Noise is usually a sign that something is wrong in a system.  That seems loud and clear here.

Is your noise making me fat? – Part II

Photo credit: Magnus D licensed under CC BY 2.0

by Daniel Fink, MD, Chair, The Quiet Coalition

I used to joke that a great headline to get attention paid to noise would be the one at the top of the page, based on research showing that transportation noise increases stress hormones, in turn leading to obesity and diabetes. ( Here’s a link to one of the studies showing people exposed to transportation noise had larger waist circumferences.)

But this report shows that in addition to making it difficult for patrons to carry on conversations while dining, loud background music in restaurant increases the selection of higher calorie “comfort food” menu options.

It’s a rare restaurant these days where one can converse–if one can converse at all–without straining to speak or to be heard.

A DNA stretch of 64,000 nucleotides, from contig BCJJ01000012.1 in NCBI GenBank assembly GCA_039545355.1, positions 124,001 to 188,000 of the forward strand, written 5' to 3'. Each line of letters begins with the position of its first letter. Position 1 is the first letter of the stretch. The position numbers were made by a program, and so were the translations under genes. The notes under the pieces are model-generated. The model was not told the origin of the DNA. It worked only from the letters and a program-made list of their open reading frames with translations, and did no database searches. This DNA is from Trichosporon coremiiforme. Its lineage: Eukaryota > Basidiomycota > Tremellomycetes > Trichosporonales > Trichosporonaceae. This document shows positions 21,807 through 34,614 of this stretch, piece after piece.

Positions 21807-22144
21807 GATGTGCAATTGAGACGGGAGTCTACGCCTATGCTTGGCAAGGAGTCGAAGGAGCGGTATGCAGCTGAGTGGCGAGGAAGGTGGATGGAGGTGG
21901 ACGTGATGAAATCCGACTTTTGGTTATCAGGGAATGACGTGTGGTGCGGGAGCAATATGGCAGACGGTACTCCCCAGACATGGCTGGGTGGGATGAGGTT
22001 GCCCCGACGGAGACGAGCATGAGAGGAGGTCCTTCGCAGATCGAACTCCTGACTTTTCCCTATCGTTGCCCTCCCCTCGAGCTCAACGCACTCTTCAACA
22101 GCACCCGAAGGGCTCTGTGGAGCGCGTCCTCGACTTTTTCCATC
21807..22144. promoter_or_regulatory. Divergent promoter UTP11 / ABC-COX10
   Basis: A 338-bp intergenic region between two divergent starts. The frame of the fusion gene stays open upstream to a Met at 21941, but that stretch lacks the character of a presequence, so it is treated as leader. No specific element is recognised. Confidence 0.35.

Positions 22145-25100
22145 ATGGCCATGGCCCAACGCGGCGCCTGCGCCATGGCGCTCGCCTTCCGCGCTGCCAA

That means that the ambient noise is above 75 A-weighted decibels, which is also the auditory injury threshold, and that means that diners’ hearing is being damaged.

Remember: if it sounds too loud, it is too loud.

Dr. Daniel Fink is a leading noise activist based in the Los Angeles area. He serves on the board of the American Tinnitus Association, is the interim chair of Quiet Communities’s Health Advisory Council, and is the founding chair of The Quiet Coalition, an organization of science, health, and legal professionals concerned about the impacts of noise on health, environment, learning, productivity, and quality of life in America.